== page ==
The Touching Moment This Lioness Hugged Her Saviour

-

Advertisement

The guy in the photos you are about to see is Val Gruener, and yes that is a lioness cuddling him. The animal is called Sirga and as a cub, Val and his friend Mikkel Legarth rescued her.

No fully grown. Sirga has developed an incredible bond with the pair who are fighting to protect the species throughout Botswana and South Africa.

Scroll down for video

Lion

Although Botswana is 2 and a half times the size of the UK and is made up of expanses of wilderness, increased levels of farming are putting the species at risk.

Lion (1)

In an effort to save the lions, Val and Mikkel are moving lions to a large protected area where they have enough wild prey to feed on. Since her rescue, Sirga has now developed to the stage where she can hunt down her own prey.

Advertisement
article-2487102-192EDD8600000578-986_634x476

As a cub Sirga was rescued by the German and Danish duo after being driven out of her pride

-

Man and lioness: Sirga the lioness ,wide angle

The photos in this post are the stunning work of photographer Nicolai Frederik Bonnin Rossen. He said: ‘A pride had three cubs and two were killed before Sirga was abandoned without food. It happened on our land and we could not standby and watch her die.

Man with lioness: Val and Sirga the lioness resting in the shade

The project to save the lions is known as The Modisa Wildlife Project. It aims to reomove lions from areas where they face certain death after coming into conflict with farmers.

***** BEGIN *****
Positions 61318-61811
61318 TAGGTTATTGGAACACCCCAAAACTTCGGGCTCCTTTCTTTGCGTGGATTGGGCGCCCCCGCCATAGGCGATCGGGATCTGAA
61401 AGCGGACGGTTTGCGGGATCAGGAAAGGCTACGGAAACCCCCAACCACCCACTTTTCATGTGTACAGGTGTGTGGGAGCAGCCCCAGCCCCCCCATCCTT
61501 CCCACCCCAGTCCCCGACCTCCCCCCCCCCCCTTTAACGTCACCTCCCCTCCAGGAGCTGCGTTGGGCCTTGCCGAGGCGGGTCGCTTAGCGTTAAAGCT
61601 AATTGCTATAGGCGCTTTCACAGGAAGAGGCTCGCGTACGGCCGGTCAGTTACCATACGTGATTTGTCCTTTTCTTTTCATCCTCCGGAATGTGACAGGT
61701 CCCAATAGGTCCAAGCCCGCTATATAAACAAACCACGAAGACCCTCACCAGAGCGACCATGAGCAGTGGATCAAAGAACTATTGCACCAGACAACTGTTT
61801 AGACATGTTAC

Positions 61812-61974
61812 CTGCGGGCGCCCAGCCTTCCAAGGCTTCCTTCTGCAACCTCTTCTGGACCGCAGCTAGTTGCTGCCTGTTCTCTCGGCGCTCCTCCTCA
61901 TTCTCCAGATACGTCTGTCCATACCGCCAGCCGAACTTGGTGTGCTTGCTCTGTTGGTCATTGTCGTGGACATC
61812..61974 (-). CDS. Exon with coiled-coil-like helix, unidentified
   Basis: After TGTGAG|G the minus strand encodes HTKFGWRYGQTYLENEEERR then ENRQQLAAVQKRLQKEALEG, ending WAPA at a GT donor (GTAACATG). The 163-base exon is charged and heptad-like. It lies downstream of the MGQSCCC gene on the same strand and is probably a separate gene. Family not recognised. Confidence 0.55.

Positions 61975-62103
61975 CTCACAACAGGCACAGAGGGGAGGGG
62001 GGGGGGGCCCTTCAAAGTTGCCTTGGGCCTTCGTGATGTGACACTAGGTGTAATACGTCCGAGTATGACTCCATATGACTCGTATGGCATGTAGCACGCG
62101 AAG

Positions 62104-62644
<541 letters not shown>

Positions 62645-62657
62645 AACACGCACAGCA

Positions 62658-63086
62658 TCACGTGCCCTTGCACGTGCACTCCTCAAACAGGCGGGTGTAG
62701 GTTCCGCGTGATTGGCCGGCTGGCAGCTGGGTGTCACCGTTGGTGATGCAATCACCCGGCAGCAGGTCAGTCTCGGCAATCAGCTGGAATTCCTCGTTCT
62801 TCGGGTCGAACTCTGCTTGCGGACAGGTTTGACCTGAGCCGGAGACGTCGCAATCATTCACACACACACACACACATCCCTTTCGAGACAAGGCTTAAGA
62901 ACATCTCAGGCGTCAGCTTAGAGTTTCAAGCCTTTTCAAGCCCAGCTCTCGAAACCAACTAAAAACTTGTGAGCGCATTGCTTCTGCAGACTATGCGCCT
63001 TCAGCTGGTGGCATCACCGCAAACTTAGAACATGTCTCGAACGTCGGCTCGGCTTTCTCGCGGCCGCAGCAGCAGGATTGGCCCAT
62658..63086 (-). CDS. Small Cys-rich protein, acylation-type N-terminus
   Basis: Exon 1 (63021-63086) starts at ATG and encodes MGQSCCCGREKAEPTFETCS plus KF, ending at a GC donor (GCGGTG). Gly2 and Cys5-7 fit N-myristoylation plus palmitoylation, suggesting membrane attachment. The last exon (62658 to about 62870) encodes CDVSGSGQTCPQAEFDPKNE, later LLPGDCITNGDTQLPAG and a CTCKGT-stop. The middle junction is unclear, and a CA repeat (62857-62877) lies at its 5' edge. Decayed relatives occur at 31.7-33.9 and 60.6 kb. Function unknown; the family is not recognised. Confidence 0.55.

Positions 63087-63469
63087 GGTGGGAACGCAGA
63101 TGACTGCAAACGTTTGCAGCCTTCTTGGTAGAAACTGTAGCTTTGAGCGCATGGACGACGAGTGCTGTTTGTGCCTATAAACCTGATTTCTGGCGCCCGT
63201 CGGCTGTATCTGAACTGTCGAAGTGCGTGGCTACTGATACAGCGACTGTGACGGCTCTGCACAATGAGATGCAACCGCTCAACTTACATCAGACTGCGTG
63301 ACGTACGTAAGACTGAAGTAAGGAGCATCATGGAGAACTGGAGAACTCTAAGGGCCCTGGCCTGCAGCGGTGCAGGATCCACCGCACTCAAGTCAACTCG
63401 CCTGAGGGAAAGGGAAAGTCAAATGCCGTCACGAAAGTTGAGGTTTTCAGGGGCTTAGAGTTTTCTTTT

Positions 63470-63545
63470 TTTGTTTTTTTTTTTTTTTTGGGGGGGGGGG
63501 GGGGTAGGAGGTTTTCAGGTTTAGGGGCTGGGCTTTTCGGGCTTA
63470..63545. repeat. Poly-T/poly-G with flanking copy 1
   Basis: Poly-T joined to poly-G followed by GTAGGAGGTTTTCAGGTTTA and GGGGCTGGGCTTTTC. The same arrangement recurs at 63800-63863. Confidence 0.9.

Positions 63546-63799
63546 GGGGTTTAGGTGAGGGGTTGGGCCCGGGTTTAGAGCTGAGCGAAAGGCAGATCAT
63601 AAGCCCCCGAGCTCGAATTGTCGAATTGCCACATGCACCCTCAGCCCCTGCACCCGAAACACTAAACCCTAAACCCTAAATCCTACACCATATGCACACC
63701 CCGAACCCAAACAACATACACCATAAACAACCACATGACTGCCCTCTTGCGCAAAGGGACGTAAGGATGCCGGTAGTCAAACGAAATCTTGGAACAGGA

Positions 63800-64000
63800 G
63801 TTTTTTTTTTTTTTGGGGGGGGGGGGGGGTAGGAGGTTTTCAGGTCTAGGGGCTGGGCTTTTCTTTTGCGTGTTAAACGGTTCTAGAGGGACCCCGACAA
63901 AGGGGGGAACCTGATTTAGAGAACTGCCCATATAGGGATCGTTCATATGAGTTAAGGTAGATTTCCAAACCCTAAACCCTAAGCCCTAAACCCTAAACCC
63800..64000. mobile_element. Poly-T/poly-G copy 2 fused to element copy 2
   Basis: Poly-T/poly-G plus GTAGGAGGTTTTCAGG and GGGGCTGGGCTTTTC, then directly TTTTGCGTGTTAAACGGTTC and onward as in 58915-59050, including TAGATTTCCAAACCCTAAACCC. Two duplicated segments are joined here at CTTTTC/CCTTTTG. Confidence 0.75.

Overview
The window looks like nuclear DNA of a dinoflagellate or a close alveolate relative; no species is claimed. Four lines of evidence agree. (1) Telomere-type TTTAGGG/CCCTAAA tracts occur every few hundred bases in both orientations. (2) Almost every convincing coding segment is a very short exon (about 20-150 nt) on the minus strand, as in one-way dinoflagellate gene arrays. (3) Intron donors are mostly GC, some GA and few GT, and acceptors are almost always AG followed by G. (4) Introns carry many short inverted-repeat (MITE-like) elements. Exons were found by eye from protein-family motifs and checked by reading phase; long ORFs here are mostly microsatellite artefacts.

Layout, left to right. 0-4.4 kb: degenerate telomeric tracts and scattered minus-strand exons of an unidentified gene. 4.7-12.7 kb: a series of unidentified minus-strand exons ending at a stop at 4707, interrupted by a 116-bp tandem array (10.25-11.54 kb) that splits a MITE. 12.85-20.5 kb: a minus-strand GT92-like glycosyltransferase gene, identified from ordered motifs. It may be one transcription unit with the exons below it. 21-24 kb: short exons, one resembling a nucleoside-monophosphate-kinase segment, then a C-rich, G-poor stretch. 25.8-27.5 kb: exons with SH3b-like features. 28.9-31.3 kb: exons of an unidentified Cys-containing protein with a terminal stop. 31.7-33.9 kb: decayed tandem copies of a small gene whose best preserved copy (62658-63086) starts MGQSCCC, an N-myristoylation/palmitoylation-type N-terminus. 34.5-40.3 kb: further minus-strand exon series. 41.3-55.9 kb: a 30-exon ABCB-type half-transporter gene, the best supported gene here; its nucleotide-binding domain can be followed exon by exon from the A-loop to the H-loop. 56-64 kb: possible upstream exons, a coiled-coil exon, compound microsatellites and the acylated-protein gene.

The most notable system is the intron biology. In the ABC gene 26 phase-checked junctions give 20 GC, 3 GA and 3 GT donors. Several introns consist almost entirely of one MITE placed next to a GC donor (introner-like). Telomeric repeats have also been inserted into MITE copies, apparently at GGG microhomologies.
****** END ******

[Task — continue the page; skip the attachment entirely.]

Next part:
Advertisement

Mr Mikkel Legarth says: ‘If you release wild lions somewhere else, they will come straight back to where they were before because there is food there.’

article-2487102-192EC58500000578-122_634x374

article-2487102-192ED04000000578-255_634x476

‘And if you just dump a pride of lions in the middle of a new territory they will disturb the prides that are already there.

‘In Botswana all lions are protected by the government – like swans being the property of the Crown in the UK. This also makes moving them a problem. What we have now are 10,000-hectare plots with 10 to 15 lions in fenced enclosure, they are wild lions but we do have to feed them.

‘The first time you walk up to a lion all your body is telling you this is not something you should be doing.’

Mr Legarth added: ‘We are located on Willie De Graaff’s 10,000-hectare farm with lions, wild dogs and leopards that has been saved from certain death. We are now looking for sponsors that can support us with a long-term solution for those animals.’

Advertisement

Source – Daily Mail